Software giant Microsoft has released its financials for its fiscal year ended June 30, 2007. No surprise, the company earned scads of money during its most recent quarter and during the entire fiscal year, even with reception to Windows Vista and Office 2007 not exactly being a rampage, and taking a $1 billion charge on the chin to cover Xbox 360 warranty issues. But what’s surprising is just how much money Microsoft managed to make anyway: $13.37 billion for the most recent quarter, and $51.12 billion for the fiscal year.
“Surpassing $50 billion in annual sales is a testament to the innovation and value that our product groups delivered into the marketplace, as well as the outstanding execution by our field sales, marketing teams and partners to bring that value to life with our customers,” said Microsoft COO Kevin Turner, in a statement.
Overall, Microsoft’s earnings represent a 13 percent increase over the same quarter a year ago, and a year-to-year increase of 15 percent, and the company is forecasting continued double-digit revenue growth during its 2008 fiscal year. key elements of Microsoft’s business were Windows clients, including Windows Vista and Office 2007, although the company has declined to provide shipment numbers for either Vista or Office. Other significant contributors to the bottom line were SQL Server, Windows Server, and the Xbox 360, although the latter is responsible for am $0.08 per share hit in the forth quarter as the company socks away $1.16 billion to extending the gaming console’s warranty to three years.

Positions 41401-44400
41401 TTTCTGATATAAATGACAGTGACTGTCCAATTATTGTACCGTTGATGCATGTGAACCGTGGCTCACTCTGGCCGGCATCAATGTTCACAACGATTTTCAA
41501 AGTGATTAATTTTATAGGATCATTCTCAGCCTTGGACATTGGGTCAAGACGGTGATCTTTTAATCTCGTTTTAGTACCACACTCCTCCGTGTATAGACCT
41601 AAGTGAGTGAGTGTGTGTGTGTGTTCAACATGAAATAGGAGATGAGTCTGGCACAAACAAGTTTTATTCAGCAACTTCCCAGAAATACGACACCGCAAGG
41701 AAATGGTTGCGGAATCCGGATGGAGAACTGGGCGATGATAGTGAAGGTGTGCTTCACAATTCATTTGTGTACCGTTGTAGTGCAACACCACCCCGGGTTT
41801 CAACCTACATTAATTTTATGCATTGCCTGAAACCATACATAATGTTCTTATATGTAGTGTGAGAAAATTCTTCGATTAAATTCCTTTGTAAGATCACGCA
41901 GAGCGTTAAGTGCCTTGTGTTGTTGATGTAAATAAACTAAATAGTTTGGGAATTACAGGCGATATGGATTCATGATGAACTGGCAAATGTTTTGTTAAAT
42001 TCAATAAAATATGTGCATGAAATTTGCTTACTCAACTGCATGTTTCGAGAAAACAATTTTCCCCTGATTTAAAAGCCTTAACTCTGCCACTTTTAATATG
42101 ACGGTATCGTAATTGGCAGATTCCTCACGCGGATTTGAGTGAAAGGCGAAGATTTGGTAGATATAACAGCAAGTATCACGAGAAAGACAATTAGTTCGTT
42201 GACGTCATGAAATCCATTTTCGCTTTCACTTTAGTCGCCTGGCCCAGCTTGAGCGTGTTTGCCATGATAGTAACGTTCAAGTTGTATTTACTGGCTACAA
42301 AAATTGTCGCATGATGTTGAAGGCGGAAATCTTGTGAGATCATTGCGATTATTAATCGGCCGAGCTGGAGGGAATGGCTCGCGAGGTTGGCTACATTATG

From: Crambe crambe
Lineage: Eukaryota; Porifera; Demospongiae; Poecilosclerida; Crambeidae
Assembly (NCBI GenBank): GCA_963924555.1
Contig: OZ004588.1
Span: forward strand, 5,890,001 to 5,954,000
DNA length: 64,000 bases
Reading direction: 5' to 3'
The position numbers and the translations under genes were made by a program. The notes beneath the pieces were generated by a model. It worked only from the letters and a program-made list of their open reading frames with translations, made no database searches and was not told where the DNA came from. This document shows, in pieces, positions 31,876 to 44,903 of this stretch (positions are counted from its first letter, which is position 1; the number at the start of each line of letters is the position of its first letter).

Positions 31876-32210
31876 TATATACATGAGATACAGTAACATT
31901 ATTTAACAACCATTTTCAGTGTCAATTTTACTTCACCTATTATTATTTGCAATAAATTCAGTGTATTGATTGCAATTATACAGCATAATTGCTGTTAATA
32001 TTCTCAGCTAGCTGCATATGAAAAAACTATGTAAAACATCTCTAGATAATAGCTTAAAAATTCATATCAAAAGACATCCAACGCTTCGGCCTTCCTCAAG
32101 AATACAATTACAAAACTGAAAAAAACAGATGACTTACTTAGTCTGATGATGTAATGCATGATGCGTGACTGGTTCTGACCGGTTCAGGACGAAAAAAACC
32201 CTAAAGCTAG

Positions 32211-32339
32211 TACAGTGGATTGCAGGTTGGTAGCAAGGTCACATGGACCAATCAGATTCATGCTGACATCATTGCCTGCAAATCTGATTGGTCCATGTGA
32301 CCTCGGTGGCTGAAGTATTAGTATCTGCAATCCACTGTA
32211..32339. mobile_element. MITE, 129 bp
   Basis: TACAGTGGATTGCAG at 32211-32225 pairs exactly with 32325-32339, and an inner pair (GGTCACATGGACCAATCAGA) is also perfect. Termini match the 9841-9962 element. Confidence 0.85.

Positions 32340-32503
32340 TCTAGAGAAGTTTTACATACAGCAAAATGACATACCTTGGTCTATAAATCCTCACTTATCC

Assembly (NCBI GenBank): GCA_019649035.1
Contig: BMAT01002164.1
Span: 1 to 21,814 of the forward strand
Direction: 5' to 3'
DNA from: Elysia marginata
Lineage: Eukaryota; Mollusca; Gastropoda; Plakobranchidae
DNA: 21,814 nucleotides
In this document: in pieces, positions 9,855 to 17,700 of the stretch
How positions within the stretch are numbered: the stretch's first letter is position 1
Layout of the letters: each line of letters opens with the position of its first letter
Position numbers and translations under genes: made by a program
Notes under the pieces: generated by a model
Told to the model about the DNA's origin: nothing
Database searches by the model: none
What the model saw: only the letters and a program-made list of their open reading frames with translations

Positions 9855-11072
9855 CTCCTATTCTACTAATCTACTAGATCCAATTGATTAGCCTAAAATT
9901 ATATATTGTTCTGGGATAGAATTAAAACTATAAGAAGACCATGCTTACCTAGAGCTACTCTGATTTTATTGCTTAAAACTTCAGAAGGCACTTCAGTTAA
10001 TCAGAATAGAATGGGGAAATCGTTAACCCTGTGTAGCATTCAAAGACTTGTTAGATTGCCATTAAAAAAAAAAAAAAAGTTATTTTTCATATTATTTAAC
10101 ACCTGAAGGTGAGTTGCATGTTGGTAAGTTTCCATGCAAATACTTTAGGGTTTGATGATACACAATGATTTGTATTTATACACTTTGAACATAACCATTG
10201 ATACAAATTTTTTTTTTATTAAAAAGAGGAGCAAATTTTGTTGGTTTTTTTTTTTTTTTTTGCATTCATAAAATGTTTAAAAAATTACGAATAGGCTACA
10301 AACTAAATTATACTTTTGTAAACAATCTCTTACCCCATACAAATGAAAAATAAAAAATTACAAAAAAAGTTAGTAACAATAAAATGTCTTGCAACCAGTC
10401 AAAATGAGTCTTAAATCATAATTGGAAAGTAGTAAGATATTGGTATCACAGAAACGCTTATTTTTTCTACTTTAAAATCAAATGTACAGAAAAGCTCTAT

Microsoft’s optimism for fiscal 2008 seems justified, having already announced it planned to ship Windows Server 2008, SQL Server 208, and Visual Studio 2008 during its next fiscal year—and let’s not forget the impending marketing deluge surrounding the September release of Halo 3, the latest installment in Microsoft’s blow-up-the-aliens shoot-em-up game franchise.
Microsoft plans to offer considerably more detail about its 2007 financial results next week at a meeting for financial analysts.